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Many users of medical marijuana in Colorado have had a growing concern regarding their personal information becoming public through state-maintained databases. This concern grew with the passing of legislation in 2010 assigning regulatory authority of medical marijuana centers, Infused Product Manufacturers and growers to the Colorado Department of Revenue. This legislation required the Colorado Department of Public Health to share limited, non personally identifying information to the DOR in order to verify the number of patients a marijuana center is serving as a provider. There is currently no such database which allows the two agencies to share information. Should this database be created, it will be intended for law officials to have access to verify whether individuals have a valid ID card. However, they can only access the system using information provided by the patient directly and no names or personal information will be shared.
According to House Bill 1261, drivers in Colorado using medical marijuana while driving may be subject to a DUI arrest. The bill is intended to set limits on the amount of THC – the psychoactive ingredient in marijuana that a driver is allowed to have in their system while driving. House bill 1261, stating the amount of THC can only be 5 nanograms, has one more vote in the House before it moves on to the Senate. The Cannabis Therapy Institute, a Colorado-based medical marijuana advocacy organization, is currently urging supporters to oppose House Bill 1261, claiming the bill to be unnecessary and unfounded and is aimed at targeting medical marijuana patients for DUI arrests.
Two recent controversies have been tied to Colorado medical marijuana and Colorado marijuana dispensaries. In Denver, police are investigating an alleged connection between a residential shooting and Denver Medical Marijuana. According to police, although the shooting happened in a private residence, the shooting may have been related to a medicinal marijuana transaction. Denver police are not giving any more information at this time. In Weld County, a Colorado marijuana dispensary owner is receiving a daily citation from police due to a paperwork issue. Apparently, the owner’s paperwork was not processed in time to avoid the 75 day moratorium imposed by the county. As a result, his business is receiving a daily citation until he either closes his business or the matter is resolved in court. The legitimacy of both cases could be argued, but the fact remains that more controversy and litigation will be on the horizon. For now, the court of public opinion is still in session as lawmakers, businesses, and caregivers prepare for the inevitable increased regulation of medical marijuana in Colorado.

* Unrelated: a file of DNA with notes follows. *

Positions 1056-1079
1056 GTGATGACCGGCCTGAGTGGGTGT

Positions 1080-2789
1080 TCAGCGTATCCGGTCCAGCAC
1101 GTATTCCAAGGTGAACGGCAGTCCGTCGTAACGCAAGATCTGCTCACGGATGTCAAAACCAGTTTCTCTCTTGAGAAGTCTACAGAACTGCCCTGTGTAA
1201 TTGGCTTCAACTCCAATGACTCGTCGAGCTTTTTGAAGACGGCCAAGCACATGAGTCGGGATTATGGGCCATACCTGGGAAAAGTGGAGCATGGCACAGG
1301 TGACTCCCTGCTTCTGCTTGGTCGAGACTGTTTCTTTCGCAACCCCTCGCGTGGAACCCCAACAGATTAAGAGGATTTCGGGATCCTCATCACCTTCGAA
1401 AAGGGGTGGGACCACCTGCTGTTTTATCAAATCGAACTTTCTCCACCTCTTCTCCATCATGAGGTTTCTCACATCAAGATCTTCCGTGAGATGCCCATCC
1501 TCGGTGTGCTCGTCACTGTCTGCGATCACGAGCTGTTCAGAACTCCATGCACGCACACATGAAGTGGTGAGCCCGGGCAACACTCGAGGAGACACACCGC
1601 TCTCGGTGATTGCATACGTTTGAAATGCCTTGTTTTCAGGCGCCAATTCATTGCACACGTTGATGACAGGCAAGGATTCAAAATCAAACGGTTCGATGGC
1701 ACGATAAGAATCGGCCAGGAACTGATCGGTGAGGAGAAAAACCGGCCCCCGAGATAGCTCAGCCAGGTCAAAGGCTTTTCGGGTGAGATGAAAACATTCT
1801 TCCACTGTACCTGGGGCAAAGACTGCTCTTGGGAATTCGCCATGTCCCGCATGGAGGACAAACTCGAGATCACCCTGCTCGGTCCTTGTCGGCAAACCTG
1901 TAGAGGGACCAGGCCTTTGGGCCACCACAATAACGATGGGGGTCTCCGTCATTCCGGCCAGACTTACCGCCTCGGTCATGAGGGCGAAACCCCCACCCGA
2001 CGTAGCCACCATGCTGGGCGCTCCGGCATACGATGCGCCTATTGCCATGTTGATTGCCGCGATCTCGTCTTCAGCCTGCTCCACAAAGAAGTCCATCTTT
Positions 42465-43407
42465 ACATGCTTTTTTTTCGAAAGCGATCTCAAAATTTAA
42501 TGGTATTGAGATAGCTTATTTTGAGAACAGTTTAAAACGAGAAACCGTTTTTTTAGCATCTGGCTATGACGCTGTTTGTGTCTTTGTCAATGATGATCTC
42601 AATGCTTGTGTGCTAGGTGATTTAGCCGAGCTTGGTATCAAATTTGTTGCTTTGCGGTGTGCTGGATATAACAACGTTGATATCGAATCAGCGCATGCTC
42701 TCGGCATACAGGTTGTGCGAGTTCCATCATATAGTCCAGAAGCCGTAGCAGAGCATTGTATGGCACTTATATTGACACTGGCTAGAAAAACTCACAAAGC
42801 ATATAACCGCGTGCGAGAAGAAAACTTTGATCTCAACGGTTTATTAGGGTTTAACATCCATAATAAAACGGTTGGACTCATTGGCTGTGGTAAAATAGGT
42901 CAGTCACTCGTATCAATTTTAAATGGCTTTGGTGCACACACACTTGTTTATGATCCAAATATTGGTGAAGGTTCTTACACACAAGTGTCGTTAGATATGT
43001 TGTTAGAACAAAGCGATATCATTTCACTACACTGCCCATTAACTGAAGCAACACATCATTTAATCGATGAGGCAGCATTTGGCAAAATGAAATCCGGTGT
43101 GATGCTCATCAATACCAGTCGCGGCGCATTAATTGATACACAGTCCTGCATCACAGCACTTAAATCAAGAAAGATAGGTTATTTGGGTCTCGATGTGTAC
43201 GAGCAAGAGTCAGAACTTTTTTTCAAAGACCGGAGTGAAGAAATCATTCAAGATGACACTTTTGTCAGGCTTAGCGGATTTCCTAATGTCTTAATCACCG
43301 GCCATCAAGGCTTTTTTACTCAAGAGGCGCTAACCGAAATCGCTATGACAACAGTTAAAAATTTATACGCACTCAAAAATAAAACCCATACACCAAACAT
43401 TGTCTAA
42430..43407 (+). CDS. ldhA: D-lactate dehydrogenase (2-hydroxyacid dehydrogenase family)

A crowd of approximately 10,000 people
gathered recently at the University of Colorado to celebrate the use
of both Boulder medical marijuana and the overall use of marijuana.
As more states are beginning to legalize medical marijuana, Colorado
and other states are beginning to see more and more rallies to
support overall legalization of the drug.
The Boulder rally, knows as International Cannabis Day, was also celebrated in Civic Center Park in Denver with approximately 3,000 people gathering together to show support. Police were stationed at the events to ensure public safety, but no arrests were made. The holiday has gained attention over the last several years as issues of medical marijuana use have been put more and more in the spotlight.
Although a voter-approved amendment to
the state constitution has deemed medical marijuana in Colorado
legal, conflicts still arise. The City of Ft. Collins refused to pay
a couple’s claim for over $200,000 after plants that were seized in
a raid were left to rot and die.
The confiscated plants were returned to the couple over a year later when a judge ruled that the couple qualified as Colorado medical marijuana growers. The claim was later filed by the couple who stated the plants were dry, dead and moldy, but the Police claim they were not required to keep them alive because the couple did not have the proper permits. According to the couple’s attorney a civil suit will probably be filed in state court in an attempt to force the city to pay for the damages.
Medical marijuana in Colorado has found another roadblock. A young Brighton High School student and her boyfriend, who is not a Brighton High School student, were denied access into the Wings Over The Rockies Museum in Denver, where Brighton High’s prom was being held.
According to police officers on duty, there was a prominent marijuana smell present, although searching provided no results. Jason Schweinsberg, who was attending the prom with Brighton High student Sarah Heideman, states he is registered as a Colorado medical marijuana user to manage long-term pain caused by a car crash, but had not used the marijuana since early that morning. Although marijuana use in Colorado is illegal, medical marijuana use is legal for registered users.